Being hit by a 1,000-pound heavier vehicle results in roughly a one in one thousand increase in fatality risk.
Over the past 35 years, the average weight of light vehicles sold in the United States has fluctuated substantially. From 1975 to 1980, average weight dropped almost 1,000 pounds (from 4,060 pounds to 3,228 pounds), likely in response to rising gasoline prices and the passage of the Corporate Average Fuel Efficiency (CAFE) standard. As gasoline prices fell in the late 1980s, however, average vehicle weight began to rise, and by 2005 it had again reached its 1975 levels. In 2008, the average car on the road was roughly 530 pounds -- that is 20 percent -- heavier than the average car on the road twenty years earlier. Heavier vehicles are safer for their own occupants but are more hazardous for the occupants of other vehicles.
In Pounds that Kill: The External Costs of Vehicle Weight (NBER Working Paper No. 17170), authors Michael Anderson and Maximilian Auffhammer study data on all automobile collisions reported to the police in eight states -- a total of 4.8 million collisions. The probability of a fatality, conditional on a collision, is 0.19 percent -- or about one in five hundred. The authors find that being hit by a 1,000-pound heavier vehicle results in a 47 percent increase in the baseline probability of being killed in the accident -- roughly a one in one thousand increase in fatality risk, conditional on a collision. The fatality risk is even higher if the striking vehicle is a light truck (SUV, pickup truck, or minivan). These researchers estimate that the total external costs of vehicle weight that arise from fatalities alone are $93 billion per year. They estimate that the value of the external risk that is generated by the gain in fleet weight since 1989 is approximately 27 cents per gallon of gasoline and that the total fatality externality of heavier vehicles is roughly $1.08 per gallon.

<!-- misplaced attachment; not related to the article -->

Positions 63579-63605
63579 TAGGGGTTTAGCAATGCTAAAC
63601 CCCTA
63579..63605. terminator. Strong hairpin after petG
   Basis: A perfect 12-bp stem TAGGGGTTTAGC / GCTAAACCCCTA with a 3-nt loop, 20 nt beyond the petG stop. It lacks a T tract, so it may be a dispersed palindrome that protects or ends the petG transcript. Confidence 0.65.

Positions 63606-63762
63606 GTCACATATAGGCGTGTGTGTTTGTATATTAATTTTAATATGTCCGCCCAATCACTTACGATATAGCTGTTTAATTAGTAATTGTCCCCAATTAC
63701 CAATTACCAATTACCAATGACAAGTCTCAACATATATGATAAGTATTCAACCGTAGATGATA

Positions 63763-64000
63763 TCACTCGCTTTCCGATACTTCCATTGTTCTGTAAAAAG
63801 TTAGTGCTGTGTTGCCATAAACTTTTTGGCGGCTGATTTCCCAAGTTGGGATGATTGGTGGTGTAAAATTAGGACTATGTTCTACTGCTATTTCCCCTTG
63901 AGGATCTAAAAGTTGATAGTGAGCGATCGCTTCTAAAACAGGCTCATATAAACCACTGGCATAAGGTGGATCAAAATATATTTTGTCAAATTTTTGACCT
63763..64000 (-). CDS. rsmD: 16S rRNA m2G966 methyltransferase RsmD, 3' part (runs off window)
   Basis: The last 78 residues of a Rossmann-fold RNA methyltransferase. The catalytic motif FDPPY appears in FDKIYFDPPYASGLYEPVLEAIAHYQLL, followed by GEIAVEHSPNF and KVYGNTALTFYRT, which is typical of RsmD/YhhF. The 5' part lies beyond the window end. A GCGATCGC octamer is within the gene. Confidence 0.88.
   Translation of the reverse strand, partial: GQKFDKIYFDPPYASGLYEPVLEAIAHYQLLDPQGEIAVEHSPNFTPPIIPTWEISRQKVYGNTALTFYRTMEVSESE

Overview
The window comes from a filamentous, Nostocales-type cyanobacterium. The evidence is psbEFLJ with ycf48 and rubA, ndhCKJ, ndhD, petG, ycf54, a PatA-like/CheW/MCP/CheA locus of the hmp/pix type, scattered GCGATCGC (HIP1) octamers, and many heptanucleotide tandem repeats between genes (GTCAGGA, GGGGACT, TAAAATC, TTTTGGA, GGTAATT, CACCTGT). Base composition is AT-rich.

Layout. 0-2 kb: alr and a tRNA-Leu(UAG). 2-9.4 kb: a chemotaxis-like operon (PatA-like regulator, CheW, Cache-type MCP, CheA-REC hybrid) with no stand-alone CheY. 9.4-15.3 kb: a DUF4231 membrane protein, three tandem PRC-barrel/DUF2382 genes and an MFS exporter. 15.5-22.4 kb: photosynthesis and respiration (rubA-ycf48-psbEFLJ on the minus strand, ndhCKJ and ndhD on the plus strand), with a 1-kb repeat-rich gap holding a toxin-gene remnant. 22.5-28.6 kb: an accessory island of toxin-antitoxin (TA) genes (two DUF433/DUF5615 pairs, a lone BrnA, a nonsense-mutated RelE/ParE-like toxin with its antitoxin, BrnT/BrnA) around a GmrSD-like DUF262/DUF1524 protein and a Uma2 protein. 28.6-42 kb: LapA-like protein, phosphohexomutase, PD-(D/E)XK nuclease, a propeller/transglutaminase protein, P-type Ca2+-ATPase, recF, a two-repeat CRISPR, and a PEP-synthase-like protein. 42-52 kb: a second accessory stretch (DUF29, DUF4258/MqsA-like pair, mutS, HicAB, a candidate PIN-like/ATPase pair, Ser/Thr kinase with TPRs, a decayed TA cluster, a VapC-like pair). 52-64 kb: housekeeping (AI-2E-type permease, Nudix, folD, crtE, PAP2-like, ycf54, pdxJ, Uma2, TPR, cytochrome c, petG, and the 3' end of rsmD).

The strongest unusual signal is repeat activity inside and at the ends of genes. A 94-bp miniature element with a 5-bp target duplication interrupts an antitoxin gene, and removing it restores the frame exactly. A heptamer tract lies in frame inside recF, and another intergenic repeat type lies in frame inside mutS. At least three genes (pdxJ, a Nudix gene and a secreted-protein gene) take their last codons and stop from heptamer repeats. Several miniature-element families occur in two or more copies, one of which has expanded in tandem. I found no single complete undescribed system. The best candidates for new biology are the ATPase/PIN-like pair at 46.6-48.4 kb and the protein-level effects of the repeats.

The authors note that traffic accidents are the leading cause of death for persons under the age of 40 and are a major source of life-years lost. Even though lung cancer kills approximately four times as many Americans each year as traffic accidents, because the average lung cancer decedent is 71 years old while the average traffic accident decedent is only 39 years old, the number of life-years lost to traffic accidents is similar in magnitude to the number of life-years lost to lung cancer. This underscores the importance of understanding the determinants of fatal automobile accidents.